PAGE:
Film Generates Tourism Boom in Lawless Town

NASHVILLE, TN -- Former boomtown Iron City, Tennessee is experiencing a much-needed economic boost from tourism thanks to a new documentary that sheds light on its lawless reputation. The award-winning documentary 'Iron City Blues' has introduced the nation to an obscure Southern town where, as one local puts it, there's no law except for "mother-in-laws, in-laws, and outlaws."

Iron City is located deep in South Tennessee near the Alabama state line. It is surrounded by dense forest and high ridges that are notorious for blocking radio and cell communications with the outside world. The isolated town of 350 once boasted a much larger population, along with prosperous iron mines and a thriving economy. Everything changed when the iron mines abruptly shut down during the Great Depression and Iron City became better known for pot growing, bootlegging and shoot-outs on an epic scale.

Unlike nearby McNairy County which was cleaned up by legendary lawman Buford Pusser, Iron City's police force collapsed due to overwhelming odds. Today, the police department is completely abandoned and the only two industries that remain are logging and casket manufacturing. Much of the town's unique story is documented in 'Iron City Blues,' a film which the town's mayor credits for attracting a wave of curious outsiders. "People from all over are starting to become aware of Iron City now that the documentary has come out. It's put us back on the map," says Mayor Anthony Purser. "We believe tourism is going to be a main revenue source for the town."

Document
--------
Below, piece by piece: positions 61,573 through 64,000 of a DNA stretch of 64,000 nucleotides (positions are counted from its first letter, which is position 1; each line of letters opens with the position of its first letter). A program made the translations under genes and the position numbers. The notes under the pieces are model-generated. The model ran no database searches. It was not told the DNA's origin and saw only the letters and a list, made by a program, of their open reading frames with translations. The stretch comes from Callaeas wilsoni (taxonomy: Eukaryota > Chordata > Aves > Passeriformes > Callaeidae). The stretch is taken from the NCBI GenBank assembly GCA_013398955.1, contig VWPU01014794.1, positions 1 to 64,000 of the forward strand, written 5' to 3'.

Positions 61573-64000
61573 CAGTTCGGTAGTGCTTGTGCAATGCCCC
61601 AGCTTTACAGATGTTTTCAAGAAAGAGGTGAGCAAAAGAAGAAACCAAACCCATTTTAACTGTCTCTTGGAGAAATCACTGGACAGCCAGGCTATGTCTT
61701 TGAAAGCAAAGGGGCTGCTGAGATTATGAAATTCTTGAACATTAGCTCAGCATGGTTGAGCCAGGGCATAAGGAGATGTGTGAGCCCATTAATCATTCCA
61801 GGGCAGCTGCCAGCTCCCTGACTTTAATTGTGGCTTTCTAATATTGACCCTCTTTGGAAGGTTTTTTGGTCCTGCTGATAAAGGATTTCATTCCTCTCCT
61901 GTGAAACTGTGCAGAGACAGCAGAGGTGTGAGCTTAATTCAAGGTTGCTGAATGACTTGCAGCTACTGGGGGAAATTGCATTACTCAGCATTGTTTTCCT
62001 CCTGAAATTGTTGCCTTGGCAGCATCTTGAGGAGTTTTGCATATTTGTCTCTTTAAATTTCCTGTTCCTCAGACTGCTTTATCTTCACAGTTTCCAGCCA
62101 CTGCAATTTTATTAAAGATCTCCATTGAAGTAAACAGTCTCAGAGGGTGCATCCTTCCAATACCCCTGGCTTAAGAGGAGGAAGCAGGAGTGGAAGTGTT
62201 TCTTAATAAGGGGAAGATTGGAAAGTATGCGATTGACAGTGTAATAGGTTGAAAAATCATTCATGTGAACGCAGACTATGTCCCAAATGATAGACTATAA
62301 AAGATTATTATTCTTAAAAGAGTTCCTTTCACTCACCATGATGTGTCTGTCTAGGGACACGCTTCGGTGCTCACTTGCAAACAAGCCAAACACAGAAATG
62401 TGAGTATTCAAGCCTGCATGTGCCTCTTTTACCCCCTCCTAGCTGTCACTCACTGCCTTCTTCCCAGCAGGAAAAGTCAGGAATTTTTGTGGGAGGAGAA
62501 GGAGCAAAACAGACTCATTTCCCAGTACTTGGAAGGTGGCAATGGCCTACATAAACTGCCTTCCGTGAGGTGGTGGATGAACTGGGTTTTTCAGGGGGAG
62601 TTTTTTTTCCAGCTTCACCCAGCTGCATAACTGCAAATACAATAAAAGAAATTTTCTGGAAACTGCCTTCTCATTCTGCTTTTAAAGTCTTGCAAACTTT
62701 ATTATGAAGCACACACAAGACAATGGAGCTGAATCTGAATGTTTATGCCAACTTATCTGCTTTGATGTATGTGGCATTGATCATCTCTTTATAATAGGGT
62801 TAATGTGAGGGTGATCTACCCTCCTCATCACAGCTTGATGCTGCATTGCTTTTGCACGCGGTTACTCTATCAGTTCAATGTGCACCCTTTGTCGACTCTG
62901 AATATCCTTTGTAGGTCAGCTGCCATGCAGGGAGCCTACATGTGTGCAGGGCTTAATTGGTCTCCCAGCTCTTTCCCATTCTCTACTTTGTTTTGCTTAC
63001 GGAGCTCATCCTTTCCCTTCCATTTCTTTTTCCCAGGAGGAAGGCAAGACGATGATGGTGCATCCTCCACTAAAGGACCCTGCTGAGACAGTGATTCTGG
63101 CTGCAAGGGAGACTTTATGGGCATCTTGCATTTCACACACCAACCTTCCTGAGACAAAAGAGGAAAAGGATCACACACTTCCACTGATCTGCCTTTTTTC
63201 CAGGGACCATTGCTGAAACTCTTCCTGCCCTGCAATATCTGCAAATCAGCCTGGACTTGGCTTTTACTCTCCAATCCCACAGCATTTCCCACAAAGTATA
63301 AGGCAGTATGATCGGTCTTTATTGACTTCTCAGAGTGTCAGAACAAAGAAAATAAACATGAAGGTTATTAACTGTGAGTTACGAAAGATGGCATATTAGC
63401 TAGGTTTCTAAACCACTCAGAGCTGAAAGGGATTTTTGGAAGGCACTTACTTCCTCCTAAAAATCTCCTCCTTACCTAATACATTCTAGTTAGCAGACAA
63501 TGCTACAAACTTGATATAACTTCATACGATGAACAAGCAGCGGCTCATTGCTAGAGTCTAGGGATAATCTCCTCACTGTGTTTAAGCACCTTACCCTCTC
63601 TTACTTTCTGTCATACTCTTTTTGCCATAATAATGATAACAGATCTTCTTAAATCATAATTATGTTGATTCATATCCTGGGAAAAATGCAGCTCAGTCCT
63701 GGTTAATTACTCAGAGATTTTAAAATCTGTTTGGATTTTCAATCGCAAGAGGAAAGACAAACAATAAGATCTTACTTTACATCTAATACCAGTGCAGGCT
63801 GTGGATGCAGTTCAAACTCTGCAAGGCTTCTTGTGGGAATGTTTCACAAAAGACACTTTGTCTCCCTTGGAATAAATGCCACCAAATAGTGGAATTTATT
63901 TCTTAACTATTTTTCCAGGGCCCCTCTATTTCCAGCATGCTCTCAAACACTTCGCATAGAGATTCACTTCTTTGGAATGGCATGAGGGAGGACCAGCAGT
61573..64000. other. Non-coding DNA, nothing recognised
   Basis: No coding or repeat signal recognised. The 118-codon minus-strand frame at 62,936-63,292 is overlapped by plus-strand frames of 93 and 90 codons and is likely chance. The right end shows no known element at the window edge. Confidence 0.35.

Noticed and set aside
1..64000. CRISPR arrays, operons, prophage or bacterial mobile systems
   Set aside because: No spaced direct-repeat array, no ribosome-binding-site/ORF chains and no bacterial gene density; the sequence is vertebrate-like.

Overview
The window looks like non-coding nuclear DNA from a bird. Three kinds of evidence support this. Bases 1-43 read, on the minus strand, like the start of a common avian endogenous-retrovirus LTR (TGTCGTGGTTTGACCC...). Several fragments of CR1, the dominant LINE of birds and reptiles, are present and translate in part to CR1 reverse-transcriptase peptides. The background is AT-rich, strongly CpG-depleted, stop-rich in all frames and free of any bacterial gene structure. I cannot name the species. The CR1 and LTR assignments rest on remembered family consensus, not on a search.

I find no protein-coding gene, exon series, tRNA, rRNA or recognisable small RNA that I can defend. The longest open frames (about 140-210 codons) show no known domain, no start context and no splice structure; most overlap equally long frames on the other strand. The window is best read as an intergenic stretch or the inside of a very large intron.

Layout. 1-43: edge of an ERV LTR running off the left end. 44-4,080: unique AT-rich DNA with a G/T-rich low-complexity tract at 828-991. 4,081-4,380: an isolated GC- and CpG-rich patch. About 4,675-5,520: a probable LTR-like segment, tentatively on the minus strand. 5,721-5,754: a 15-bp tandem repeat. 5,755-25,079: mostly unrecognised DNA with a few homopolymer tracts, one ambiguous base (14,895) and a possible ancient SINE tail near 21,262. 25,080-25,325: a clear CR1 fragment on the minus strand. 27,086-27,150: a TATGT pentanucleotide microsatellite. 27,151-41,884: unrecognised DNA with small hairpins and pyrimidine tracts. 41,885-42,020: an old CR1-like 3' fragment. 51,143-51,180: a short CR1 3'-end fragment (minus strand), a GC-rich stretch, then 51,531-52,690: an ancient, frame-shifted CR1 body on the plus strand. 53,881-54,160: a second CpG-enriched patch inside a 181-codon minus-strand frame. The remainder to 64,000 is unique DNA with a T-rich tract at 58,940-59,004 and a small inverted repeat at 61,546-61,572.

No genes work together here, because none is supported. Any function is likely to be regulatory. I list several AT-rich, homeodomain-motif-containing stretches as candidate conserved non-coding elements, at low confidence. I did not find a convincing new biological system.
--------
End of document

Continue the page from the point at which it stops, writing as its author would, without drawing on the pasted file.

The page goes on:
'Iron City Blues' ( ) follows the road-trip of bluesman Big Mike Griffin, a 6'10" biker who rides his Harley into Iron City to find out if the wild stories he's heard about the town are true. According to Scott Jackson, the film's director, 'Iron City Blues' has become an underground hit, especially among bikers. "A lot of bikers don't like cops, and the idea of a lawless town in 2008 has really struck a chord with them," says Jackson. Since its release earlier this year on DVD, by Gemini Production Group, 'Iron City Blues' has received acclaim in both national and international magazines including Easyriders Europe, Vintage Guitar and Biker. The DVD is bundled with an original soundtrack CD and is available at, select Harley-Davidson Dealerships and area retailers. The film's trailer can be viewed online at:

Patrick Purser, a City Commissioner and owner of Shoal Creek Canoe Run, welcomes the attention the town has received and its impact on the local economy. He has already seen a steady increase in his canoe rental business since the release of the documentary earlier this year. "People are coming from all over, especially bikers. Groups of them like riding down here through the scenic countryside, down the winding roads," says Patrick. "They don't seem too concerned about the town's reputation. But I haven't seen any of them stay after dark, either."

Visitors to Shoal Creel Canoe Run are able to purchase home-spun souvenirs of their trip to Iron City. The items, including T-shirts and bumper stickers, are decorated with rebel flags and popular local sayings such as "Paddle like hell ... I hear a banjo" and "Welcome to Iron City, watch your back." Patrick says that the souvenirs have been selling so well that it's been difficult to keep them in stock. "We had three dozen 'Iron City Blues' shirts and they were gone in a week."

Mayor Anthony Purser believes that this is just a drop in the bucket when it comes to the marketing possibilities for Iron City. "We'll continue to build on our bad reputation from the past and turn it into something positive for the future," says the mayor. Tourist dollars from curious outsiders are already starting to have an impact on the community. "We just purchased computers and cubicles for City Hall to help bring us into the 21st century," says the mayor. "We've also created a Board of Tourism which is putting together a big riverside concert for next spring."

With the upcoming concert and the predicted surge in tourism, the mayor feels it is more urgent than ever to re-hire a police force. "Qualified applicants must have completed police academy training, they can't have a felony conviction, and they absolutely must be able to work under extreme pressure," says Purser. Interested applicants should apply in person at City Hall, located just down the road from the casket plant.

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